“Forgive us the wrongs we have done, as we forgive the wrongs that others have done to us.”1 The first time I heard that Bible verse, my heart hurt, and I felt so ashamed. Why? Because I knew there were people I hadn’t forgiven. Yet I really wanted God to forgive me for the things that I had done that hurt someone else.
Years ago, I was in a complicated and unpleasant work situation with one of my coworkers. Things didn’t improve, and I was relieved when he eventually moved on. Some time later, I received a short email from him with two simple words: “I apologize.”
I love reading invigorating stories of people who have started NGOs, founded orphanages, adopted foster kids, created fair-trade organizations, or pulled off some other world-changing feat. But as inspiring as these people are, most of us aren’t called to that kind of mission. We’re in one place, woven through a family and a community, living pretty low-key lives.
I don’t think that God intended any relationships to be perfect. I think of it as the “thorn” factor that He allows into the equation—that element that we shrink from, but that He knows we need. You may wonder, Why would we need differences of opinion, sensitivities, misunderstandings, jealousies, resentments, comparing, sacrificing, arguments, emotional upsets, fears, heartbreaks, and adversity? Those things don’t sound like they would build a very strong relationship.
At some point in our lives, we’ve all had someone say a few words of encouragement that radically changed our day or the course of events, just because of the extra inspiration and change of perspective those words brought. Maybe we were at the end of our rope, and someone’s encouragement opened a whole new horizon of possibilities. Or maybe we’d simply had a long and tiring day, and a few cheerful words renewed our inspiration and energy.
It’s human nature to form quick opinions based on the things we see and hear, without taking the time to dig deeper. “Do you look at things according to the outward appearance?”1 the apostle Paul cautioned the Christians in Corinth 2,000 years ago.
Jesus also had advice on the topic: “Stop judging by mere appearances,”2 He pleaded. But if we’re honest, most of us would probably admit to doing just that, at least some of the time. Here’s a passage that got me thinking about how I see others:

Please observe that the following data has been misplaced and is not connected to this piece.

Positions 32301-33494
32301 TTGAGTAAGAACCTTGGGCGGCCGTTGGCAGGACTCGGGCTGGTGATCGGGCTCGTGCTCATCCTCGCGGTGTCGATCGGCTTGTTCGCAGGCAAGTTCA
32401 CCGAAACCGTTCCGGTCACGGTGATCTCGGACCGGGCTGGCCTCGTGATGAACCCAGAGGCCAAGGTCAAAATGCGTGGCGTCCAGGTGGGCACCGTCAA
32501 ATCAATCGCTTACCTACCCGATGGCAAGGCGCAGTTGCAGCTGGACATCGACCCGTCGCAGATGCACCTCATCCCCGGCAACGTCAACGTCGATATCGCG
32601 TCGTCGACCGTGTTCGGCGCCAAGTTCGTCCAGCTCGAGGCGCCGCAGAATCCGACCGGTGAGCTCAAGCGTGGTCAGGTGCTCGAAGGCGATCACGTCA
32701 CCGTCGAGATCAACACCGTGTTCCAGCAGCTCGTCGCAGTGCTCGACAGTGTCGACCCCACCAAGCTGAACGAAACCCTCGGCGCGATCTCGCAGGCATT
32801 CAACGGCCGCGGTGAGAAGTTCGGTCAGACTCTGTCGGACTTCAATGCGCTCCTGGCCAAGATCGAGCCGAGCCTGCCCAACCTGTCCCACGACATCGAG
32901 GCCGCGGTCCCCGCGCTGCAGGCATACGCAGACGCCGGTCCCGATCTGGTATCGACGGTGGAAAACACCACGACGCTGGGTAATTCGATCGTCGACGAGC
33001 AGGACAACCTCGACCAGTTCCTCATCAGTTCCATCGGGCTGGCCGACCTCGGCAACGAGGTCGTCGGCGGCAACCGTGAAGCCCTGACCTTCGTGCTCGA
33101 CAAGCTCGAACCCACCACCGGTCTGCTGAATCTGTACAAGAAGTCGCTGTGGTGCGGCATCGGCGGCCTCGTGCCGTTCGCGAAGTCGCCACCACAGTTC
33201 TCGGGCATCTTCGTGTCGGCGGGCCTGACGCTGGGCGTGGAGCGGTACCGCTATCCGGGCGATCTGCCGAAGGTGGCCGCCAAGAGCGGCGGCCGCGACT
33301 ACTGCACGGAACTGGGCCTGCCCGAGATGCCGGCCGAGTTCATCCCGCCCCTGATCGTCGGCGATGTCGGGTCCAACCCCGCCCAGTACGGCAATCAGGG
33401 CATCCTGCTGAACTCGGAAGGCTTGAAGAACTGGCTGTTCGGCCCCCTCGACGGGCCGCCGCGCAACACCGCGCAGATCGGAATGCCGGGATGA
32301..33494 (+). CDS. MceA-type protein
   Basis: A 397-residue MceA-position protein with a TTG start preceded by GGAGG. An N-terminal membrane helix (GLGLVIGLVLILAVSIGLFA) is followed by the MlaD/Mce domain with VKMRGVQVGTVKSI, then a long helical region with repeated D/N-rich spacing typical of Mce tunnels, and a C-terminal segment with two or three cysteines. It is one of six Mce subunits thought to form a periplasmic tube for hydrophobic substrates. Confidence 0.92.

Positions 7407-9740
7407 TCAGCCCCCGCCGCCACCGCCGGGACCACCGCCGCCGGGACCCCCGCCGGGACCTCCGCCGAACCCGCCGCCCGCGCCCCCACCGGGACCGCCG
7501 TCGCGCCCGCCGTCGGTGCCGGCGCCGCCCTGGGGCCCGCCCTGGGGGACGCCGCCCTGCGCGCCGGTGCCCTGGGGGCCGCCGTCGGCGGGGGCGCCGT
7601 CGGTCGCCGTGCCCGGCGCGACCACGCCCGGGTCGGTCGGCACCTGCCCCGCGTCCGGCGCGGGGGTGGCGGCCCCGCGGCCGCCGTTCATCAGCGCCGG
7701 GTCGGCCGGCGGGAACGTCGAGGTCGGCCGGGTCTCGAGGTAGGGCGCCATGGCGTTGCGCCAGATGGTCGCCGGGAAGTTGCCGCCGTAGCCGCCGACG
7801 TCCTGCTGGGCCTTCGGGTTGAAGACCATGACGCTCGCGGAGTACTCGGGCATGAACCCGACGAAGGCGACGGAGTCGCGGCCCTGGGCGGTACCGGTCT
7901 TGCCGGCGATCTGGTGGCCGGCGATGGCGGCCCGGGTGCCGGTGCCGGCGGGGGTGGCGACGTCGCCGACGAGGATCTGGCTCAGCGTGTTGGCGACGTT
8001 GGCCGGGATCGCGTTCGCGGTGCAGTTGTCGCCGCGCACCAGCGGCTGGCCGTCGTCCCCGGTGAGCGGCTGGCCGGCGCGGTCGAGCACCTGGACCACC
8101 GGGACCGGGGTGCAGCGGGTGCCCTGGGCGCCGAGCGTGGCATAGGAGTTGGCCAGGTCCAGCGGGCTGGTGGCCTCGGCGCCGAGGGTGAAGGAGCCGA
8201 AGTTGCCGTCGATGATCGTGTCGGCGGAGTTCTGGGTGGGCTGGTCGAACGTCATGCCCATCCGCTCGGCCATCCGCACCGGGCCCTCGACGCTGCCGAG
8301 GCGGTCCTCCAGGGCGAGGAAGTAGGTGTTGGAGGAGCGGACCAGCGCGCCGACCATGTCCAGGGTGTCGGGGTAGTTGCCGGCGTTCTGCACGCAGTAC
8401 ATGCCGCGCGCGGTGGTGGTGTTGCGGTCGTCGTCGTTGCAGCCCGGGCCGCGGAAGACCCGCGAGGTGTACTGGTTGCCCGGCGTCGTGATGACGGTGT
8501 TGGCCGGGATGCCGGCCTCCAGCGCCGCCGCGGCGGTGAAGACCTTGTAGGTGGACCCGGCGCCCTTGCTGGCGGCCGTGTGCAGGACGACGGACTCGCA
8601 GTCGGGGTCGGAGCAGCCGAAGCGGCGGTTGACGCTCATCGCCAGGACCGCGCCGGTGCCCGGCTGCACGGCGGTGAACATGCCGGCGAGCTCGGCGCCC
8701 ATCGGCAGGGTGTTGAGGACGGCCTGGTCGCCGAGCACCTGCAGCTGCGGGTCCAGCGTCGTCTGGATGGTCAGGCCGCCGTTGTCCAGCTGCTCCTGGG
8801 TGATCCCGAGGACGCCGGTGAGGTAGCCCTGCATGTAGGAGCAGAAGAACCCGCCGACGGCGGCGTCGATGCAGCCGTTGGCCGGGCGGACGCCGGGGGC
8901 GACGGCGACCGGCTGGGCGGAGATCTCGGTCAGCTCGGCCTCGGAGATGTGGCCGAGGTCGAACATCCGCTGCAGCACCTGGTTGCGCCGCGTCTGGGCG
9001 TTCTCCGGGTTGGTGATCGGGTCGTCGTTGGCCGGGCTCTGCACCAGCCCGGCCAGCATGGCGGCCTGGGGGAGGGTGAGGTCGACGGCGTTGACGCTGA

Some years ago there was a popular song about righting all the wrongs in the world. I don’t remember all the words, but the gist of it was “If I were king of the world, I would do things differently.” There would be no more war, or hate, or suffering, or any of the other evils that plague our planet.
I first met Danica and Milic over 13 years ago. They were already affectionately known as “the grandparents on the mountain,” because the name of the small village where they live, Suhodol, means “dry hill.” To reach it, you have to drive on a steep trail, and during harsh winters, there’s no way to get there by vehicle. They don’t have running water or indoor plumbing, and like many people in the area of Croatia bordering Bosnia, they have a sad story of fleeing from war and destruction, living in refugee camps, and finally returning home to their village and their burned-down house and having to start building a life again at an age when people usually retire.
I recently had the opportunity to be around a couple who had 35+ years of marriage under their belt. Watching the way they interacted with each other raised the marriage bar for me.
As we gathered to enjoy a meal outside, Jen came to the serving table to get a plate for Greg. “Greg loves asparagus!” she said, excited to be serving him something he enjoyed.
The peace of God, which surpasses all understanding, will guard your hearts and minds through Christ Jesus.—Philippians 4:7
If we have not quiet in our minds, outward comfort will do no more for us than a golden slipper on a gouty foot.—John Bunyan (1628–1688)